Hola! I got into Cabo San Loco (as the locals call it) yesterday night. It's a real tourist trap so I'll just be doing some grocery shopping this morning, then I'll get out of town ASAP. Since Loreto quite a bit has happened. I left town with the group I had been riding with after our day of snorkeling. We did a pretty long day, and there was quite a bit of climbing early on. I had a flat toward the end of the day and since the group was waiting I rushed to patch it, then we rode a few more miles down the road to get some water and we found a good wild campsite just a little farther on. In the morning I had another flat, so the group headed off to the next town where we planned on meeting after I had fixed it. I got my tire off and tube out, then realized that my pump was nowhere to be found. I thought maybe it had fallen off my bike at the store where we got water the night before, so I walked back there, but there was no sign of it. There were some locals hanging around, so I got a ride from one of them up the road to where my flat was the night before. Sure enough, there was my pump laying on the side of the road. Argh! The person who gave me a ride (Ronaldo) dropped me off back at my bike and waited while I patched the FOUR punctures in the tube. I gave him 100 pesos for the lift (about $8 USD), then I headed off to town. By the time I got there the group was gone, which I kind of expected, so I rode solo for the day down the flat road, with a great tailwind. I thought the group would try to do the ~140 remaining miles to La Paz in two days, so I decided to do the same as long as the conditions were OK. Toward the end of the day, I had ANOTHER flat and decided that even though I wanted to get 10 more miles in, I'd just camp there for the night in the desert. The next day I woke up sore, which was very surprising because I can't remember ever waking up sore on this entire trip. I decided it must have been delayed onset soreness from the long, hilly day out of Loreto. Not long into the day, my left knee started feeling sore too. Sore muscles are one thing, but when my knees start talking to me, I listen. I stopped at a bus stop near the town of El Cien where there was some shade and a place for me to put my leg up. I took a few ibuprofen, ate my lunch and studied spanish for a while, then I headed down the road for 10k where I found an old dirt mining road through an area that was very dense with cacti. I found a great spot to spend the night, and made my dinner while the sun was setting and all kinds of crazy bugs started appearing. When I saw a scorpion walking by a few feet from my tent, I knew it was time to zip up my doors and call it a night. In the morning there was one of the best sunrises I've seen on this entire trip. There is a picture in this album. The next day my muscles and knees felt much better and I rode the rest of the way into La Paz. There are supposed to be about half a dozen campgrounds in town and I spent what felt like hours searching around for them. After it started getting dark I decided to give up and just stay at the next hotel I found. At 400 pesos (~$32) it was a little more expensive than I would have liked, but there was a pool and cable TV so I got to go for a swim and watch some of the new Simpsons movie. La Paz is a great town with a boardwalk for what seemed like miles along the Sea of Cortez, and since I got into town on a Saturday there were festivals happening during the day, and lots of people walking around at night. Many Americans have this false impression of Mexico being an unsafe place to travel or live. This bothers Mexicans, and it honestly bothers me because I'm here and I'm not witnessing or experiencing anything that would be cause for concern. While I was riding on the boardwalk at night in La Paz, I noticed groups of young kids, and some young men and women walking alone. There are places in the US where a young woman wouldn't want to walk around alone at night, so seeing it here really shows how far out of line the American impression of safety in Mexico is. I decided that I would keep riding to the next town (Todos Santos) on Sunday, and then spend a day or two in La Paz when I loop back up to catch the ferry to the mainland. The ride to Todos Santos was pretty easy, and a little on the boring side, but there were some great mountain views (some mountains near there are around 6000'!) and since they were working on the highway and one side was closed, I had a whole half of a highway to myself. For the Seinfeld fans out there, they were definitely "luxury lanes". :) I really liked Todos Santos, and because I wanted to spend some time studying Spanish and hanging out in a nice Mexican town I decided to stay an extra day there. On my second day I met a Canadian couple (Scott and Karen) that I had been seeing since Guerrero Negro and they said they'd be heading down to Los Cerritos beach the next day. I decided I'd make it a short day and ride down there too, since I wanted to do some swimming and couldn't at Todos Santos because of the undertoe. I got there pretty early and did some swimming and body surfing in the afternoon, and I camped right at the beach for free that night. I liked it there so much I decided to stay another day and spend some more time in the water. A couple who was living in their RV there until about March lent me their body board and flippers, so I was in the water for hours using that. A local said the waves were bigger than he had seen in years, and the "wave forecast" predicted they would be peaking in the next couple days. One of the big waves caught me the wrong way and tore a flipper off my foot and I never saw it again. This meant I had to replace the lent flipper by buying a new set, which a surf hut on the beach sells for $20. That's also the price it would have cost me to rent a board for the day, so I guess it evened out in the end. In the afternoon I met three "Canadian surfer babes" who were spending some time down here in and on the water. They twisted my arm and made me stay another day, and I got to use their body boards and I even tried a little surfing - it's harder than it looks! We walked out to a rocky point on the beach the last night to watch the sun set while the waves crashed against the rocks, it was pretty amazing. Yesterday I finally had to get back on the road since my single day off turned into five somehow, so I rode down to Cabo and found a campground just as the sun was setting. It was a surprisingly hilly day and even though the temperature was only in the mid-80s, it felt much hotter. I'll take three more days to get back to La Paz, where I'll meet the Canadian girls after they get back from their kayaking trip.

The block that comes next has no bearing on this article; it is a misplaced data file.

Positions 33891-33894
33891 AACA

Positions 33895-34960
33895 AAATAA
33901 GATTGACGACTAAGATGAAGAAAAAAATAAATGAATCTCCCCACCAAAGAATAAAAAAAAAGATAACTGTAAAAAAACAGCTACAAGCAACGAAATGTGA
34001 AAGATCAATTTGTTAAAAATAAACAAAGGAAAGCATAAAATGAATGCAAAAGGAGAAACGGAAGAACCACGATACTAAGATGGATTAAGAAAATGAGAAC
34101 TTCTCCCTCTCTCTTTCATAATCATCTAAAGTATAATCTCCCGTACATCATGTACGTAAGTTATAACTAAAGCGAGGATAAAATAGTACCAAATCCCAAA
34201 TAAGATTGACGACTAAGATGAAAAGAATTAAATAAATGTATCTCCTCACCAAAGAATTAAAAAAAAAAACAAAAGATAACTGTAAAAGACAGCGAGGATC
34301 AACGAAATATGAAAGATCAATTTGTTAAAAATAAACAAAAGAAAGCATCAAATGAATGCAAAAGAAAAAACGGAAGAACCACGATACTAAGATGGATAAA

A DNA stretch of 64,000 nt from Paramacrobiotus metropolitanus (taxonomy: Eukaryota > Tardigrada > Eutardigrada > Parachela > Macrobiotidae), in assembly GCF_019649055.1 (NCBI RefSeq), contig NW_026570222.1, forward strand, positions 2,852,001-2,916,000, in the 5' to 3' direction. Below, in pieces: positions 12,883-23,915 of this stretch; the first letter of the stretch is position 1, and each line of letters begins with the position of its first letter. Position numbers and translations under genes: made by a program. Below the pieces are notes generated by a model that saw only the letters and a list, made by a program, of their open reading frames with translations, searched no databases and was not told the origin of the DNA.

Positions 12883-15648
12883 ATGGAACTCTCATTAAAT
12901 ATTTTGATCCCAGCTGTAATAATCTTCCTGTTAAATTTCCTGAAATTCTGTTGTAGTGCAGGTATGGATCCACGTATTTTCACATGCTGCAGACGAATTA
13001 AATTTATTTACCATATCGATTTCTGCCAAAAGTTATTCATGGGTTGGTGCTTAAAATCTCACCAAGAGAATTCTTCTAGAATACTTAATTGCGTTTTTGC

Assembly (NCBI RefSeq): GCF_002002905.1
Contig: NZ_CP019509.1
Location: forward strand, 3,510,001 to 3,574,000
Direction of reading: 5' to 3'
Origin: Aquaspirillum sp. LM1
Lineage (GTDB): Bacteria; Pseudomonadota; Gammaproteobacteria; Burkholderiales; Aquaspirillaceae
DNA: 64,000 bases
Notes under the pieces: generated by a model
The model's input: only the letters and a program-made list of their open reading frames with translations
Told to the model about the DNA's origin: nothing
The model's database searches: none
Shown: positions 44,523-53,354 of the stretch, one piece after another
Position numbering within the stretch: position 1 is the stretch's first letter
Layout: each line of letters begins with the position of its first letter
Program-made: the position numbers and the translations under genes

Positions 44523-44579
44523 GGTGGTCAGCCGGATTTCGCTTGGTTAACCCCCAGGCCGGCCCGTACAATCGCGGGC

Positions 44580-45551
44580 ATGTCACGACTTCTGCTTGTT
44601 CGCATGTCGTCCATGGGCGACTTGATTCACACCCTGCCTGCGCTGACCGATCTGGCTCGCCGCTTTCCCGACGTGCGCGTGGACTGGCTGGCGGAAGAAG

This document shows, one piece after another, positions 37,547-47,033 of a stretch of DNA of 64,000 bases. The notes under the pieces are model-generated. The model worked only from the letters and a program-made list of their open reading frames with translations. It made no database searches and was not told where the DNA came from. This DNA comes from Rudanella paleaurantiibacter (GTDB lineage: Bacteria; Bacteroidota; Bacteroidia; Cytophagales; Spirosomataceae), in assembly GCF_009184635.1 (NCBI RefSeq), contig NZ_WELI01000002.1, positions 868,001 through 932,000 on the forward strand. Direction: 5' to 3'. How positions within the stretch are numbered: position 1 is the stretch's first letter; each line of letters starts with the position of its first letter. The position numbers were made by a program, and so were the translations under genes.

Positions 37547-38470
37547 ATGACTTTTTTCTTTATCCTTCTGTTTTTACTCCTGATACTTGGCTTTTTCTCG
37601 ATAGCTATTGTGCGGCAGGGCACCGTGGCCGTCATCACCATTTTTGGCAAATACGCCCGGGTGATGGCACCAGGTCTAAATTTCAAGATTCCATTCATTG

OK! There's my stream of conciousness post for that section. :) Gotta get on the road!